A letter from Anselm, archbishop of Canterbury (6/ or 7/1103)
To his reverend lady Matilda, glorious queen of England: Anselm, archbishop, sending his faithful prayers with faithful service and the blessing of God and his own, as far as he can.
I give great thanks for the generosity I received from you, but even greater thanks for your holy love for me which I have experienced. Since I am not able to accomplish this through the service of my body, I desire incessantly to pay through the affection of my heart. For however much I may feel your bodily absence, the presence of your faithful love can never be taken from my mind. Wherefore I fervently pray, and by praying I desire, that God himself may repay you in my stead for what I am unable to do myself and that as far as he knows it to be expedient he may bring his love for you and yours for him to perfection.
With as much affection as I can, and as far as I dare to presume on your Highness, I beg, beseech, entreat and faithfully advise that your piety should strive for the peace and tranquillity of the churches in England. May you particularly come to the help of their weakest sons and those least powerful(1) in their tribulations and desolation, as orphans of Christ;(2) and according to the parable of the hen in the Gospel,(3) console and foster them under the wings of your protection.
May the anointing of the Holy Spirit teach you in all things(4) and persuade you to do those things which are more pleasing to him and expedient for you, and after the temporal kingdom may he lead you to the eternal one.
Reverendae dominae suae MATHILDI, gloriosae reginae Angliae: ANSELMUS archiepiscopus fideles orationes cum fideli servitio et benedictionem dei et suam, quantum potest.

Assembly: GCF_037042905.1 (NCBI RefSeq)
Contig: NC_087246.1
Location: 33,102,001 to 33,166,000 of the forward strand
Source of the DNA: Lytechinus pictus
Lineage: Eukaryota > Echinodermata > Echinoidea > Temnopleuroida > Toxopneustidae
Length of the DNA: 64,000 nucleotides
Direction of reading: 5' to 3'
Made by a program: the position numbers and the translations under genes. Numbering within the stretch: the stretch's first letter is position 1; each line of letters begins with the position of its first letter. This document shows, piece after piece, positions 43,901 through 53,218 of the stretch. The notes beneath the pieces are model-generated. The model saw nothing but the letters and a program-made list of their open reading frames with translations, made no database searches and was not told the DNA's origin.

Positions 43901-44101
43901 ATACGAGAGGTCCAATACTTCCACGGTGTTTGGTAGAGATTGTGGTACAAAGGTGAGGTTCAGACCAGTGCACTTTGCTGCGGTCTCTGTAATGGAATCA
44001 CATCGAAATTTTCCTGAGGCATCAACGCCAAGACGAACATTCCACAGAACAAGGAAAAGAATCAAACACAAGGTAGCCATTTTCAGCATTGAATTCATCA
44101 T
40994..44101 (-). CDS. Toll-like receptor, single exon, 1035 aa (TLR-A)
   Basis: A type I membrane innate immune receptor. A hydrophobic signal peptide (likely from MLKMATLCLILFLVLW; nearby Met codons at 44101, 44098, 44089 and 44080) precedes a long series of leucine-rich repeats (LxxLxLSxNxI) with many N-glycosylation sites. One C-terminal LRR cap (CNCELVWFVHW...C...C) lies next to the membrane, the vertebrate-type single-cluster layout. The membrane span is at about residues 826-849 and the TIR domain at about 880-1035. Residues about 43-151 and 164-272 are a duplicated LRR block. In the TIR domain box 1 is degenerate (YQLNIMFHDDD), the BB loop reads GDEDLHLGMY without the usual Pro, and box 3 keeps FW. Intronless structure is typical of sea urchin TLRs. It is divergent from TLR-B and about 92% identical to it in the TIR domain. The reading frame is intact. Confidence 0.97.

Gratias ago magnas susceptae vestrae largitioni, sed multo maiores
sanctae quam erga me sum expertus dilectioni. Quas quoniam corporis officio nequeo peragere, cordis affectu cupio indesinenter persolvere. Siquidem
quantacumque sit vestra corporalis absentia, removeri tamen nequit a mente mea fidelis dilectionis vestrae praesentia. Quapropter desideranter oro et orando desidero, ut deus quod ego per me non valeo, ipse vobis pro me retribuat, et quantum scit expedire, suam erga vos dilectionem et vestram erga se perficiat.
Quanto affectu possum et quantum de celsitudine vestra audeo praesumere: precor, obsecro, supplico et fideliter consulo, ut ecclesiarum Angliae paci et quieti pietas vestra studeat, et maxime filiis earum imbecillioribus minusque potentibus, in tribulationibus suis et desolationibus, quasi orphanis Christi subveniat, et ad similitudinem evangelicae gallinae illos sub alis protectionis suae consoletur et foveat.
Unctio sancti spiritus vos in omnibus doceat, et quae sibi magis placent et vobis expediunt persuadeat, et post temporale regnum ad aeternum perducat.
From exile, Anselm begs the queen to work for the peace of England's churches, to keep its orphans [monks] warm under her wings “like the chicken in the gospel,” in other words to be a Christ to them, filling the void created by the king’s actions.
(1) Anselm is referring to the monks in England. (2) See Jn 14:18. (3) See Mt 23:37. This image is a favorite one of Anselm's as can be seen in his prayer to St Paul, where he addresses Jesus as "the mother who, like a hen, gathers her chickens under her wings," see AOO III: 40; ET by B. Ward, The Prayers and Meditations (London, 1973) 153. (4) See 1 Jn 2:27. (5) Cistercian Publications Inc. Editorial Offices, Institute of Cistercian Studies, Western Michigan University, Kalamazoo, MI 49008. All rights are reserved; downloading and copying for any purpose other than private research is prohibited.
Sancti Anselmi Cantuariensis Archiepiscopi, Opera Omnia, ed. F.S. Schmitt (Edinburgh: T. Nelson, 1946-63), ep.288, 4.207-08; translation and annotation from The Letters of Saint Anselm of Canterbury, trans. Walter Fröhlich, Cistercian Studies 97, 3v (Kalamazoo: Cistercian Publications, 1990-94), 2.301-02.(!5)